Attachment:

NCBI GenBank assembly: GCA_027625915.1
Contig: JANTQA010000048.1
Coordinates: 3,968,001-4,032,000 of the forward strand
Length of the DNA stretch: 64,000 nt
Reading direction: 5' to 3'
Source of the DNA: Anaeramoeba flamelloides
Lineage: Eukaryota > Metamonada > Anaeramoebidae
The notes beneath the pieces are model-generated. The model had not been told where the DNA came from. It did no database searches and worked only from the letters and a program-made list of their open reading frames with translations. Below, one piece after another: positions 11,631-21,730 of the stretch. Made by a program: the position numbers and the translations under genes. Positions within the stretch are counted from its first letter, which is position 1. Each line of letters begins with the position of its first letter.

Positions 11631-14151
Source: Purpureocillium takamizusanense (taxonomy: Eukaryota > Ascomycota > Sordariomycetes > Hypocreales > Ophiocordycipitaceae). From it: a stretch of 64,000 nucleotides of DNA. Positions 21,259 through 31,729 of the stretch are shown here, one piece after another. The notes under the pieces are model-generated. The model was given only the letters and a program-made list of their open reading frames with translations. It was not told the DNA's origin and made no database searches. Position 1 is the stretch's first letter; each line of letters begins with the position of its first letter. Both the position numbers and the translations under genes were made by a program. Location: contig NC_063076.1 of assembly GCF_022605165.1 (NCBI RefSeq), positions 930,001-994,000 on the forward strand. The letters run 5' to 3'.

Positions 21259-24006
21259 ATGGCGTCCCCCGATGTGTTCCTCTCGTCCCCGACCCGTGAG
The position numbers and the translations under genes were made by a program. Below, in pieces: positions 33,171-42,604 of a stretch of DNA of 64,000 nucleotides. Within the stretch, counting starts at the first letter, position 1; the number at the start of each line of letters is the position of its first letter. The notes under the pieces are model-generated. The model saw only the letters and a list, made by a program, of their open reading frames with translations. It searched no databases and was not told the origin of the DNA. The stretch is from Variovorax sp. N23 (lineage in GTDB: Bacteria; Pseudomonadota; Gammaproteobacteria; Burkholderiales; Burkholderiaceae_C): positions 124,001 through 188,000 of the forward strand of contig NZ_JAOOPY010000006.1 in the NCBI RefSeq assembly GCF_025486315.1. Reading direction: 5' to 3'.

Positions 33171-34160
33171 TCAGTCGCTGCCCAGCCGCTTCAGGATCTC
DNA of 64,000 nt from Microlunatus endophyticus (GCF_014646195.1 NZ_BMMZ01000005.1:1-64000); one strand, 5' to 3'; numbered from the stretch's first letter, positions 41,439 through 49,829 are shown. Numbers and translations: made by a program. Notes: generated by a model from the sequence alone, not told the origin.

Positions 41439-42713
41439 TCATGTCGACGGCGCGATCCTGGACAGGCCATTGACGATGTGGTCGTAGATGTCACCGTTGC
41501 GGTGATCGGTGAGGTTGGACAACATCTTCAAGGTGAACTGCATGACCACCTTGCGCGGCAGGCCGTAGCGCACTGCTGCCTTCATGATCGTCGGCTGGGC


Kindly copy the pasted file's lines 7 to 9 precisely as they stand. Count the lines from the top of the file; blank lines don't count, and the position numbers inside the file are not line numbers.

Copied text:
Lineage: Eukaryota > Metamonada > Anaeramoebidae
The notes beneath the pieces are model-generated. The model had not been told where the DNA came from. It did no database searches and worked only from the letters and a program-made list of their open reading frames with translations. Below, one piece after another: positions 11,631-21,730 of the stretch. Made by a program: the position numbers and the translations under genes. Positions within the stretch are counted from its first letter, which is position 1. Each line of letters begins with the position of its first letter.

Positions 11631-14151